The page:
Adjuvant HDC with AHST prolonged RFS in high-risk primary breast cancer compared with control, but this did not translate into a significant OS benefit. Whether HDC benefits patients in the context of targeted therapies is unknown.
PMCID: PMC4322115  PMID: 21768471
3.  Role of Apollon in Human Melanoma Resistance to Antitumor Agents That Activate the Intrinsic or the Extrinsic Apoptosis Pathways 
To assess the role of Apollon in melanoma resistance to intrinsic and extrinsic pathways of apoptosis and to identify strategies to reduce its expression.
Experimental Design
Apollon expression was assessed in melanoma cells in vitro and in vivo. Apollon modulation and melanoma apoptosis were evaluated by Western blot and/or flow cytometry in response to cytotoxic drugs, mitogen-activated protein/extracellular signal–regulated kinase (MEK)-, BRAFV600E-, and mTOR-specific inhibitors, TRAIL and anti-HLA class II monoclonal antibodies (mAb). Mitochondrial depolarization, caspase activation, apoptosis assays, and gene expression profiling were used to test effects of Apollon silencing, by siRNA, on melanoma response to antitumor agents.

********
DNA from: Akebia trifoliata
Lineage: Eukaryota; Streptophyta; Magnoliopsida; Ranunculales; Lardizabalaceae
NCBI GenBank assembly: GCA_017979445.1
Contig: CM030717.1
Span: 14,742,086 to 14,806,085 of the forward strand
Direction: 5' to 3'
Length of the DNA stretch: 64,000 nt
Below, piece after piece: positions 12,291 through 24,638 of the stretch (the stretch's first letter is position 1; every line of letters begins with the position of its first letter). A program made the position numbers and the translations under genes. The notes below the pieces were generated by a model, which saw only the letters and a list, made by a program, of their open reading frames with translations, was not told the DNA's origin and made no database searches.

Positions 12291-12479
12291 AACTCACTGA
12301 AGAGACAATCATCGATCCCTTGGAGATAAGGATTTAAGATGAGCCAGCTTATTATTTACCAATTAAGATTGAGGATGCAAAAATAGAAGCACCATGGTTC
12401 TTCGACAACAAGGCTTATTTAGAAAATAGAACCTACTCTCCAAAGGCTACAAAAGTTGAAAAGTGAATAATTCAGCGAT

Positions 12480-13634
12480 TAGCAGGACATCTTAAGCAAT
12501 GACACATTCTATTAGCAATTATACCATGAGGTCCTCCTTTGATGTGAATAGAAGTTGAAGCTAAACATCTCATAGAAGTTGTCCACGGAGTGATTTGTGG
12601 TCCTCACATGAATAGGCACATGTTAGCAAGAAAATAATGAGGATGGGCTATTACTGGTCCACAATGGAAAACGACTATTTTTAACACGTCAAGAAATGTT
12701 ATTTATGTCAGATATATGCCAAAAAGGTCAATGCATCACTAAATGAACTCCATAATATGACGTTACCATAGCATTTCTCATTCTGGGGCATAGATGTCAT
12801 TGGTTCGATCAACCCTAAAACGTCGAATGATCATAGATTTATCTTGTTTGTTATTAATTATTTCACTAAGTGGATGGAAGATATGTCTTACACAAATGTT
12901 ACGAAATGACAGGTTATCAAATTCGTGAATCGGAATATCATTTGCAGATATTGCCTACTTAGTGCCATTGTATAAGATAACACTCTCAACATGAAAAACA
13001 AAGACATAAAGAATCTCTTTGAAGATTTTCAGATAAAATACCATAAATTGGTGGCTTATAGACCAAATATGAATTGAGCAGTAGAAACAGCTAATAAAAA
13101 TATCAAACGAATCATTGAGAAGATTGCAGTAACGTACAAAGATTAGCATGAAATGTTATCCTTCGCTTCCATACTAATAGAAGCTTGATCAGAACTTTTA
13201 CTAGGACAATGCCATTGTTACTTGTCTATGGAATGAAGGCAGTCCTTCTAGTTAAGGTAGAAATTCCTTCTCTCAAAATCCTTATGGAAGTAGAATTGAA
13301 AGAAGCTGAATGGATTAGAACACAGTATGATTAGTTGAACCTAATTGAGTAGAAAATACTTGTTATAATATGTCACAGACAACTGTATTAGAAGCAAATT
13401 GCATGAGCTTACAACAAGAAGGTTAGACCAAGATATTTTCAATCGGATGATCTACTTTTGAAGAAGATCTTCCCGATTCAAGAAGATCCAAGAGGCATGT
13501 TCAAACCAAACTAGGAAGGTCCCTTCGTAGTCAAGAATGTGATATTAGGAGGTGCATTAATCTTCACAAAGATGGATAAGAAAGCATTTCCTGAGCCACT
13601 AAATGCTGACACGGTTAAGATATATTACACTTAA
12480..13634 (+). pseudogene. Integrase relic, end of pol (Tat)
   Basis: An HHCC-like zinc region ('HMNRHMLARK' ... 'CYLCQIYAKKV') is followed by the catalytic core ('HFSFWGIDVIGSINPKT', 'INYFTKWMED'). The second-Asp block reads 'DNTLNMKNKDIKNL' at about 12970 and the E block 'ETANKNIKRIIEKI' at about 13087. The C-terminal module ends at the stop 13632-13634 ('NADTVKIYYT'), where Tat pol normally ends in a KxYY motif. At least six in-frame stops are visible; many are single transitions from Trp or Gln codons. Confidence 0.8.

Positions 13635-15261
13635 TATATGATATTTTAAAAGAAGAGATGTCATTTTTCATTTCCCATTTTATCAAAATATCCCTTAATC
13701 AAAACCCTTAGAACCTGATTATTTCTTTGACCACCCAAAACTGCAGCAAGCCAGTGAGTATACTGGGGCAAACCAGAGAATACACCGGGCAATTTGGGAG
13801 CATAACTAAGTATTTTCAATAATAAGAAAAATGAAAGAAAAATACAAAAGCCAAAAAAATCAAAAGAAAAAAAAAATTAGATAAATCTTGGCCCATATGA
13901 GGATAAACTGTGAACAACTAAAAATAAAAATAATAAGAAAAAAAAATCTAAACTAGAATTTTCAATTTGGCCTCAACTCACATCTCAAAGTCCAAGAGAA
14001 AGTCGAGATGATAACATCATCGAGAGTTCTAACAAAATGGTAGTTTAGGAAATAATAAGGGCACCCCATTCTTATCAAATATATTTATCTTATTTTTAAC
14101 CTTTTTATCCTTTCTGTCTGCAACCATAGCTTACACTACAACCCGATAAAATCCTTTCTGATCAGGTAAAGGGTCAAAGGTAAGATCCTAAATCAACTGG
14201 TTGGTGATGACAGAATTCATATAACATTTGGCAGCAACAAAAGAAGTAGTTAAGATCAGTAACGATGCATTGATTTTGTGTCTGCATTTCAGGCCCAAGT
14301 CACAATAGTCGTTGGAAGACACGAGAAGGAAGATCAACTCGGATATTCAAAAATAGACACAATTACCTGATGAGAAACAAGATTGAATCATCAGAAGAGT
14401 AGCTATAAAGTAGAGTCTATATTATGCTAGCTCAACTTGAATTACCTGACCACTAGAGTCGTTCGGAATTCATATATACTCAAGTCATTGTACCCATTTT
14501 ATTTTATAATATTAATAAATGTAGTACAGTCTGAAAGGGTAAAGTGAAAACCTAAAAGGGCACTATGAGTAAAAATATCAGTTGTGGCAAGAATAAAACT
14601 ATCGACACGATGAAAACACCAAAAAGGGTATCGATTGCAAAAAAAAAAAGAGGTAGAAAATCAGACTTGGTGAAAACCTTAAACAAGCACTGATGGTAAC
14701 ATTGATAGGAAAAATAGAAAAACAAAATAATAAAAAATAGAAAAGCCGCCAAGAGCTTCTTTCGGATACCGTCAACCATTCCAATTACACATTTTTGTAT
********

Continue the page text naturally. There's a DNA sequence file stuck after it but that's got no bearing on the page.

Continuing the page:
Apollon was constitutively expressed by melanoma cells, in vitro and in vivo, and at higher levels than in benign melanocytic lesions. Melanoma apoptosis correlated significantly with Apollon protein downmodulation in response to cytotoxic drugs, MEK, or BRAFV600E-specific inhibitors. Combinatorial treatment with MEK and mTOR inhibitors and HLA class II ligation, by a specific mAb, promoted Apollon downmodulation and enhanced melanoma apoptosis. Apollon downmodulation induced by antitumor agents was caspase independent, but proteasome dependent. Knockdown of Apollon, by siRNA, triggered apoptosis and/or significantly enhanced melanoma cell death in response to cytotoxic drugs, MEK- and BRAFV600E-specific inhibitors, and soluble or membrane-bound TRAIL. Apollon silencing promoted mitochondrial depolarization and caspase-2, caspase-8, caspase-9, and caspase-3 activation in response to different antitumor agents and altered the profile of genes modulated by MEK or BRAFV600E-specific inhibitors.